"Alimony is awarded upon considerations of equity and public policy. Since it is thus founded upon public policy and created in equity, it cannot be diverted from the purpose of support without public injury. * * * The courts which created this fund should see that it is not subjected to the payment of preexisting debts, whether claimed by the husband or by some third party."
"Lest we be misunderstood we point out that the mere existence of mutual and independent demands does not authorize an equity court to set them off against each other, unless the allegations of the bill show an intervening equity, which renders it necessary for the protection of the demand sought to be set off." (Emphasis supplied.)
Ryan v. Ryan, supra, is annotated in 100 A.L.R.2d 919. Various instances where setoffs were allowed or disallowed were mentioned therein.
Two states, New York and California, have analyzed our exact problem, a setoff of income taxes against alimony.
"* * * Apparently, under the circumstances herein, there were such items of indebtedness, namely, tax assessments, whether or not she had knowledge of the same. On that basis, therefore, since income tax liability is both joint and several, either party could have been held liable thereon. Therefore, I conclude that the plaintiff should be required to make a contribution in connection therewith, particularly since she had taxable income those years which contributed to the tax liability.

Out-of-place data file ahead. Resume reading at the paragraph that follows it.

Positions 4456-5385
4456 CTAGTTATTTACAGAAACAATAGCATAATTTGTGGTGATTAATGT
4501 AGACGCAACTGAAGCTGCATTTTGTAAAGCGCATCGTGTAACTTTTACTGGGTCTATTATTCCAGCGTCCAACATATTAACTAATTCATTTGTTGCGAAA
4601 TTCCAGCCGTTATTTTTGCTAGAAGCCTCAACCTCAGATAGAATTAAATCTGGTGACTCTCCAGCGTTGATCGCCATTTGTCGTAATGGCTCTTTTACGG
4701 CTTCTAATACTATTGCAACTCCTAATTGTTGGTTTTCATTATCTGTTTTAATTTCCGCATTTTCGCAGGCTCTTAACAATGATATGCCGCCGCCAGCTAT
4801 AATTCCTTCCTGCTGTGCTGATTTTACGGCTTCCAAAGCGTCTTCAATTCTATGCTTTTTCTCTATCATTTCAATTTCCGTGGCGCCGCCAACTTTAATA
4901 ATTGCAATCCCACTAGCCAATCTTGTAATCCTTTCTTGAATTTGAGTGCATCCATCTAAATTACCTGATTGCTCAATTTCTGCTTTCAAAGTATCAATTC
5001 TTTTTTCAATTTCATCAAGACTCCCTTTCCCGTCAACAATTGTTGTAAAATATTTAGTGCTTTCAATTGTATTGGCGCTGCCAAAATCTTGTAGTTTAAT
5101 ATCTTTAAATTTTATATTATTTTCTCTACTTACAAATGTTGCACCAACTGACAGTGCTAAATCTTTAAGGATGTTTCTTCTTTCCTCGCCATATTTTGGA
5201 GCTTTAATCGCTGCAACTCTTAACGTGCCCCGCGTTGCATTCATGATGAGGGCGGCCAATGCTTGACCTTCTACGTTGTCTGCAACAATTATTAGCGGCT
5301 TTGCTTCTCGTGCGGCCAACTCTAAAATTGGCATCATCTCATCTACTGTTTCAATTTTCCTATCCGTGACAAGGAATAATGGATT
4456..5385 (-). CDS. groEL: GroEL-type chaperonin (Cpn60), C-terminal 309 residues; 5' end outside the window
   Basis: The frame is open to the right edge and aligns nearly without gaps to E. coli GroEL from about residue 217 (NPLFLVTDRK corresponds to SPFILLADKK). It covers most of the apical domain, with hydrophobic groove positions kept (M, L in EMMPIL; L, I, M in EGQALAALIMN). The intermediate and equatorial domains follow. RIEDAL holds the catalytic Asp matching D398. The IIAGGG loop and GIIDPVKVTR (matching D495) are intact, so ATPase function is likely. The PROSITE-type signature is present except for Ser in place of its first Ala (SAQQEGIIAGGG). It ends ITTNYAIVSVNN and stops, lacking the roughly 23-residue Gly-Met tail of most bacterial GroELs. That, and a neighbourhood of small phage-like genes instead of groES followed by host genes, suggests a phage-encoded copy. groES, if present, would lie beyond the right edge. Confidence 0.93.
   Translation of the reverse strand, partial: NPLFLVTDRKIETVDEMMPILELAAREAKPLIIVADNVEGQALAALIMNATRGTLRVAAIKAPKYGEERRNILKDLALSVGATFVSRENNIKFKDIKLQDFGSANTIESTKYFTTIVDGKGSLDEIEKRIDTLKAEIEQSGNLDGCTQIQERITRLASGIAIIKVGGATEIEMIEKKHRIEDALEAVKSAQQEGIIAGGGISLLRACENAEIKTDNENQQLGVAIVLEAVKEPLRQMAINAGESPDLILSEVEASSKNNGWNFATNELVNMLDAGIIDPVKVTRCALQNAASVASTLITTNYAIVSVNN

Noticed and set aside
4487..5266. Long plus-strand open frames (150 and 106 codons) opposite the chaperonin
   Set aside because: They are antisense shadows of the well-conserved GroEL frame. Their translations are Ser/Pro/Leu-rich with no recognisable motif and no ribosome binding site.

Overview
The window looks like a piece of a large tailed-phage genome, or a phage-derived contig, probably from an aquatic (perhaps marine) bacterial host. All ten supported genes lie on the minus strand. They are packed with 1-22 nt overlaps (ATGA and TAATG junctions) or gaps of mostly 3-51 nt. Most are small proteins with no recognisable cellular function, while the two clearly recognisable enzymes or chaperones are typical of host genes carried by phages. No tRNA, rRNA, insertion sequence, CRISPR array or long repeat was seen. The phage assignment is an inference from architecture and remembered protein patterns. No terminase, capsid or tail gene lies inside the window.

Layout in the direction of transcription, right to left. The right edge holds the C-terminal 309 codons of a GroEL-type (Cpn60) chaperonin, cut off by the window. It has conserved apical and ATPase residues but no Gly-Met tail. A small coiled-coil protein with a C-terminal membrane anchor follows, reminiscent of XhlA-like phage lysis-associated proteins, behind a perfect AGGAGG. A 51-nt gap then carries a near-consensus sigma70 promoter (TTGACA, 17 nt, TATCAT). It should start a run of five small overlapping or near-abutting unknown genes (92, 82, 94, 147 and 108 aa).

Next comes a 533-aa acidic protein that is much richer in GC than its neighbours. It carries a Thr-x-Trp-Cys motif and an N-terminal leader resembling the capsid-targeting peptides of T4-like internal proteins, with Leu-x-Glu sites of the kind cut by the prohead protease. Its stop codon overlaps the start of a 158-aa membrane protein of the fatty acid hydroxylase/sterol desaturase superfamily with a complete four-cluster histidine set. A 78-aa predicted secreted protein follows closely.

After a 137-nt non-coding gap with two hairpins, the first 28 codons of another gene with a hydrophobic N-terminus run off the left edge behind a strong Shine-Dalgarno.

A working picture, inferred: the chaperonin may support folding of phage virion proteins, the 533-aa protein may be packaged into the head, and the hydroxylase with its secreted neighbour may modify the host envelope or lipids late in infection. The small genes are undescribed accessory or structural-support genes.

"The reasoning and equity behind such conclusion is even more cogent when considered in the light of what would have been the legal situation in regard to the wife's right of contribution if she, in the first instance, had been the part (sic) against whom the tax authorities had made such deficiency tax assessments.
"The general rule is that one compelled to pay or satisfy the whole or bear more than his just share of a common burden or obligation upon which several persons are equally liable, or which they are bound to discharge, is entitled to contribution against the others to obtain from them payment of their respective shares.